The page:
SCA owns around 71,000 hectares of land in the Baltics, of which approximately 59,000 hectares is forest land. The forest holding is vital for supplying SCA’s industries with raw materials and increasing SCA’s climate benefit. “We manage the forests to ensure that they grow well. This means that they bind large amounts of carbon dioxide and provide substantial amounts of raw materials for renewable products, which replace products with a larger carbon footprint,” says Jonas Mårtensson, Director SCA Forest.
In addition to SCA having a large forest holding in Sweden, SCA also owns forest land in Latvia, Estonia and Lithuania. The first plots of land were purchased in 2019 and more land is bought on a continuous basis.
Forests in the Baltics are extremely fertile. Growth rates are approximately two and a half times greater than in northern Sweden, but this potential has not always been capitalised on in the past.
“It’s a mixed picture. Some of the forests that we’ve purchased were well managed before we bought them, others hadn’t been managed at all. By working with forest management techniques such as land preparation, planting and clearing, we increase total growth considerably. We also restore forests that are in bad shape,” says Mårtensson.
Growing forests bind carbon dioxide, so the more the forests grow, the more carbon dioxide is stored.
“And growth in SCA’s forests will always be faster than the rate at which we fell trees, so storage will constantly increase. Our forests – in the Baltics and in Sweden – therefore bind more carbon with each passing year,” says Mårtensson.
But a proportion of growth is cut down – and even that makes an important contribution to efforts to reduce global warming.
The fact that the forestry industry has a positive climate effect is not only due to growing forests that bind carbon, but also because we manufacture sustainable products. Wood products, paper packaging and bioenergy replace fossil-based products such as concrete, plastic and oil. In this way, oil and coal can stay in the ground, thereby reducing fossil-based emissions of carbon dioxide.
In recent years, SCA has made several large investments that have increased the availability of wood products, kraftliner and pulp. And when production increases, so does the demand for raw materials.
“By buying more forest land, we guarantee the supply of wood for our industries. In doing so, we also ensure an increased supply of climate-smart products,” says Mårtensson.
SCA wants to increase its forest holdings, but in Sweden its options to do this are limited. However, there are fewer limitations in Estonia, Latvia and Lithuania, so SCA continues to buy forest there.
“We have an investment programme with the goal of acquiring 100,000 hectares of forest land in the Baltics by 2024. After that, the goal is to set up a new strategic land purchase programme and at that point, we may also look at opportunities for buying land in Finland,” says Mårtensson.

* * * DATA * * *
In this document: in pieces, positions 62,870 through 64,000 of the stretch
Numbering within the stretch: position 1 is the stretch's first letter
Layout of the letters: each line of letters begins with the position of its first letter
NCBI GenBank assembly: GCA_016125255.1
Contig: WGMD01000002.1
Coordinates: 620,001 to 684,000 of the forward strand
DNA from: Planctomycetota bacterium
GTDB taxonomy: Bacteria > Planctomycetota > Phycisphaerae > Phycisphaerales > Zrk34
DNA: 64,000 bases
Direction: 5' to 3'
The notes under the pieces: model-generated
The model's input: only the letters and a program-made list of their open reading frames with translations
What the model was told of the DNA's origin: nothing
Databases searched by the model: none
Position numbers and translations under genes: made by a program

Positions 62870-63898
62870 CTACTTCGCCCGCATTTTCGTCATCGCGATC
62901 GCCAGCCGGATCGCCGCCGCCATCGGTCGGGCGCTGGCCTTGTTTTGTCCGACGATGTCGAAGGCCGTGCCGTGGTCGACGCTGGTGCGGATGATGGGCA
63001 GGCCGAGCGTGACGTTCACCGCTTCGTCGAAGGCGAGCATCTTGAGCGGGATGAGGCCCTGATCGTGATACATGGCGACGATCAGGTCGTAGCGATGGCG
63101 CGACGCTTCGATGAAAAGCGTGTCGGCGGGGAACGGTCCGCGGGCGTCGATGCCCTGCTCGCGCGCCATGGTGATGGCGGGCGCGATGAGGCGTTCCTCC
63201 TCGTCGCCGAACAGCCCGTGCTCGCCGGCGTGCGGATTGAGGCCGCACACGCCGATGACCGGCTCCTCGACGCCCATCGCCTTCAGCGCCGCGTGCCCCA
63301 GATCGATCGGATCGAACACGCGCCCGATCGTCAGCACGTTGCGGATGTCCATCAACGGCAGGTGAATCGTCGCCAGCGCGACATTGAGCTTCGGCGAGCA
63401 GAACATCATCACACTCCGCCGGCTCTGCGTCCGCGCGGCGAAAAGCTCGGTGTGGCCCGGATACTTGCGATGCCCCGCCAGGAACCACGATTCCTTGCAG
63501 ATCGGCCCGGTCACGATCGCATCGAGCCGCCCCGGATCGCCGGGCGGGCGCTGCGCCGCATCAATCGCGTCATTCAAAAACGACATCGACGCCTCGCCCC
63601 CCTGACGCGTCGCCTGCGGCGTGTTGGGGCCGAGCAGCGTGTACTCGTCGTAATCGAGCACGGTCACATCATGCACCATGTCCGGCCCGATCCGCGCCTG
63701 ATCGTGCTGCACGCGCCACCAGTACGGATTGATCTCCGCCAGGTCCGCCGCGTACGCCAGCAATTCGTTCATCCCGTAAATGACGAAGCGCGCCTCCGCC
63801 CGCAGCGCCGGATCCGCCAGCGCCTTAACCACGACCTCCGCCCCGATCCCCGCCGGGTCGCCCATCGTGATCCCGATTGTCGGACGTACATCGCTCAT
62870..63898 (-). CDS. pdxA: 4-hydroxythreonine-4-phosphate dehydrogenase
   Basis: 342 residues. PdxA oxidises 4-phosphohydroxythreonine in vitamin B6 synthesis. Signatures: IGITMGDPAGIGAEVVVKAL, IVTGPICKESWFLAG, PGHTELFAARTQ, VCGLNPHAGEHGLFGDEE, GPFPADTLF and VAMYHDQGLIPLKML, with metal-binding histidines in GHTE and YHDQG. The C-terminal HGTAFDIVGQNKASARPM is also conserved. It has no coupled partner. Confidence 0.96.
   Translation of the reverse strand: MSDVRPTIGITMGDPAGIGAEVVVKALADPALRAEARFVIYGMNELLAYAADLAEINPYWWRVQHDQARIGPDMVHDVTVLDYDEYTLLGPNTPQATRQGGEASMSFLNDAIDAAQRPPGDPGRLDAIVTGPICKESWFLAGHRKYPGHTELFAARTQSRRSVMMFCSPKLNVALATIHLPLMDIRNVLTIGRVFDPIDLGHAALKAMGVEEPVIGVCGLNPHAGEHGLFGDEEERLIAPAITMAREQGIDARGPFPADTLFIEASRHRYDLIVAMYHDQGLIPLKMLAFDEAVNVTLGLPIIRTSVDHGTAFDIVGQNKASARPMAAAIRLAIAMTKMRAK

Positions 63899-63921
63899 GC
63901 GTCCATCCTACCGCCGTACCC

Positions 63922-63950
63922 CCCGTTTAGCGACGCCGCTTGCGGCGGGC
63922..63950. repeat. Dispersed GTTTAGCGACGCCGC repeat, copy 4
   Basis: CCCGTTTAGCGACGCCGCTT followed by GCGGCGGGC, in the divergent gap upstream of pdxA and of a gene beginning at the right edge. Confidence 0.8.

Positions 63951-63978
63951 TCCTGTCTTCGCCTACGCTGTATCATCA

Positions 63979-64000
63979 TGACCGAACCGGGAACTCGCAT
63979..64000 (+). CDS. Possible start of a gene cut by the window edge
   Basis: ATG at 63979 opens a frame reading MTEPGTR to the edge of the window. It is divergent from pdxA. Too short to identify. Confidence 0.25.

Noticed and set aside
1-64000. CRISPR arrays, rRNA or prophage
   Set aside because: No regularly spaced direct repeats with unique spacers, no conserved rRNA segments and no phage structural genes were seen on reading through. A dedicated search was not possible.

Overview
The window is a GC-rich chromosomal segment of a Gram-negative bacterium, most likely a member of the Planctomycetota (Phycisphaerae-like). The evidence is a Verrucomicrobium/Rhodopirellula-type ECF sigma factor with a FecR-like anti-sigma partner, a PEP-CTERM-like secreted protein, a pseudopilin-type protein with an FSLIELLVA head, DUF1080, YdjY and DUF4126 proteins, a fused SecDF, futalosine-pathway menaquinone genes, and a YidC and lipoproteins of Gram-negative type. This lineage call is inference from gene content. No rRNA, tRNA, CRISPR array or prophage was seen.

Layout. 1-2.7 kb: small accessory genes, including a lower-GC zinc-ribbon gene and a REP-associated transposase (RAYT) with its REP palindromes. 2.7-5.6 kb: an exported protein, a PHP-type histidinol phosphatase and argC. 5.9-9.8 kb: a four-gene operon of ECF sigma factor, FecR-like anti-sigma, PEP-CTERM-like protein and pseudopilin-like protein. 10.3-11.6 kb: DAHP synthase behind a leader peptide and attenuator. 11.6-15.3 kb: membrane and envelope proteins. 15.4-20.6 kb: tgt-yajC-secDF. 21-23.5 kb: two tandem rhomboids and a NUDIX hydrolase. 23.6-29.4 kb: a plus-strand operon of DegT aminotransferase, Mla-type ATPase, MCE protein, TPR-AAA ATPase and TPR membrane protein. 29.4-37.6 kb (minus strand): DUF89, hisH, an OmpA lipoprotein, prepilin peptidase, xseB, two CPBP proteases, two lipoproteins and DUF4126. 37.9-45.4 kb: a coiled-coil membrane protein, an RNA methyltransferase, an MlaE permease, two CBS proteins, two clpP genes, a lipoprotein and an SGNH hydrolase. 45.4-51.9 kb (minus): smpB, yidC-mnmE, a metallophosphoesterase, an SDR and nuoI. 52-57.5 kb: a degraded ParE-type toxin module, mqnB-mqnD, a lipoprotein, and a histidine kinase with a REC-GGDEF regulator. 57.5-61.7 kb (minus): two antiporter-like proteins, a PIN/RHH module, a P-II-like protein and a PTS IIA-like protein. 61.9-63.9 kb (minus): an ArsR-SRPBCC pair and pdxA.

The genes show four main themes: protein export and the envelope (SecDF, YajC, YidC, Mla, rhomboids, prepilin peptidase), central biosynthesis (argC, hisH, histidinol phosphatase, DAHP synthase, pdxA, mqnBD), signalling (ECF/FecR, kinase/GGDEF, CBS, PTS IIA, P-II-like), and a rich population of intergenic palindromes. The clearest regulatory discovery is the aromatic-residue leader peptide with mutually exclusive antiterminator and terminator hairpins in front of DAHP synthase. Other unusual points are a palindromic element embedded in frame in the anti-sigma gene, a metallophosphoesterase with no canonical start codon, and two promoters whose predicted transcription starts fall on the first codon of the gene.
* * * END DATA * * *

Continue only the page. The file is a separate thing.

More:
About half of SCA’s raw material needs are met by wood from its own forests and woodchip from its own sawmills. Most of the remainder is bought by private forest owners in northern Sweden. In terms of raw material from the Baltics, this is mainly pulpwood that SCA uses in its own industries, while sawn timber and firewood is used locally.
“There are no major pulpwood processing industries in the Baltics, but we are now taking steps to ensure that pulpwood becomes products that help society reduce the use of products with a large carbon footprint. We currently also buy pulpwood from other providers in the Baltics, in addition to the pulpwood that comes from our own forest holdings. As our holdings of forest land increases, so will the proportion of raw materials from our own forests,” says Mårtensson.
In addition to conventional forest management that SCA conducts in its Baltic forest holdings, SCA also converts unused agricultural land into forest land. This is another way to increase carbon storage and, in the long term, increase the availability of sustainable raw materials.
“South Asia and South and Central America, for example, suffer from deforestation, which is extremely negative for global warming. Here we do the opposite – we add new forest land. But we don’t repurpose agricultural land that is in use, we only put overgrown land to good use. And we do this with great awareness of social factors as well as biological diversity.”
SCA’s forestry activities in Sweden are certified according to FSC® (FSC® 004466), Forest Stewardship Council®, and PEFC (PEFC/05-23-131), Programme for the Endorsement of Forest Certification schemes. Our forest holdings in Estonia, Latvia and Lithuania are also certified.
“Most of our forest holdings in the Baltics were not certified before, so this means that we are taking a big step forward in terms of biological diversity and social factors. At the same time, we significantly increase growth rates by actively managing the forests,” says Mårtensson.